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Old 06-02-2022, 07:33 PM   #1
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Boat buying nightmares

I’ve had a lot of frustrating experiences trying to buy a boat over the past two years (in the $400k-$600k range). I thought it might be amusing to start a thread to share stories (at least it might be cathartic commiseration for anyone else who might be in a similar situation).

Here are just a few examples of my attempts to buy a boat in the past year:

Boat #1

Saw a (new) boat at a major boat show last fall. I agreed to buy it at the asking price, but wanted something modified by either the dealer or the manufacturer. The dealer assured me it would be no problem, but couldn’t give an estimate for the cost (probably mid to high 5 figures). I was reluctant to sign an agreement without knowing at least an estimate of the cost. He promised he’d let me know within a day, and that the boat was mine.

Two weeks went by without my hearing from him. I called, texted, and emailed daily. I finally got a response saying ‘the boat’s been sold’.

Boat #2

Listing appeared on yachtworld, called the broker the next morning, asked if I could see the boat ASAP. I told him if it was as described in the listing, I’d be a buyer at the list price.

Broker whined about how the boat wasn’t convenient for him to get to, it would take him several hours and a ferry ride to get there and back, which he wasn’t willing to do (I live much farther away and was more than willing to spend the time to see it).

Broker told me he was bringing the boat to his location in about a week, and showings would start then. I asked and he agreed to call me as soon as he knew when it would be available.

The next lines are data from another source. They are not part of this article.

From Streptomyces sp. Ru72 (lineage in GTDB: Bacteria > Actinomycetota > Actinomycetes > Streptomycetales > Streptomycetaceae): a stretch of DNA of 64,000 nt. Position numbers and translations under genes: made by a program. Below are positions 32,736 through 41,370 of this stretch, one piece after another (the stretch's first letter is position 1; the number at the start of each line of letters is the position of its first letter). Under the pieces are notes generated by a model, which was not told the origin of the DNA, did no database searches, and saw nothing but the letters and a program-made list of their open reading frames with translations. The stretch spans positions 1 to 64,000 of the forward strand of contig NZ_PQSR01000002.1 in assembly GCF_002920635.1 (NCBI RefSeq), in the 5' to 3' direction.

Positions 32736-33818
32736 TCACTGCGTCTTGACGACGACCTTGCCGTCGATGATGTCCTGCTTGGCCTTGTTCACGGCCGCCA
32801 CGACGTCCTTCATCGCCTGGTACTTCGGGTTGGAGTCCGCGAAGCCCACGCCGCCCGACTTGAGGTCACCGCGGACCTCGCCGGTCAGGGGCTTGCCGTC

Over the next several days I called, sent texts and emails asking for updates. No response to any of them. A week later he happened to pick up when I called and said, “I have 5 offers on the boat, 2 are over asking, do you want to get in on the bidding?”

Boat #3

Listing appeared on yachtworld, I called immediately, said I was interested in buying it at the asking price, cash, no financing contingency, contingent only on my visual inspection and a survey. Told the broker I was willing to send a signed agreement to that effect.

Broker told me he would only look at and consider the offer if it was accompanied by a deposit of 20% of the price, and only if sent by wire transfer. A check would not be accepted. They would only look at my offer a week after the wire transfer of the deposit had been received, and only then let me know if they accepted it.

He told me they would not respond or acknowledge my offer without a wire transfer deposit of 20% of the price. I asked why, given that I was offering their full asking price, and heard some gibberish about how ‘there’s more to an offer than the price’.

When I asked if my deposit would be refunded in full and how long it would take if they declined my offer, I heard double-talk about how ‘it’s complicated’ and they couldn’t commit to a timeframe for a refund, and insisted that any of their ‘costs’ would also need to be deducted.

Boat #4

Listing appeared, called the broker immediately and made arrangements to see the boat the next day. I sent the broker (electronically via email) a signed purchase agreement at the asking price (a basic template downloaded from BoatUS).

I went to see the boat the next morning. It was not in as good condition as I thought it would be from the listing and broker’s description, but still wanted to buy it at the asking price. The broker told me the agreement I sent was not acceptable, because it had to be on ‘their letterhead’. I asked him to send me their agreement form that I would sign and return when I got home. We shook hands on the deal.

When I got home, in my email was a note from the broker saying that someone else saw the boat that afternoon after I did and offered above the asking price, and asking if I’d like to up my bid.

Boat #5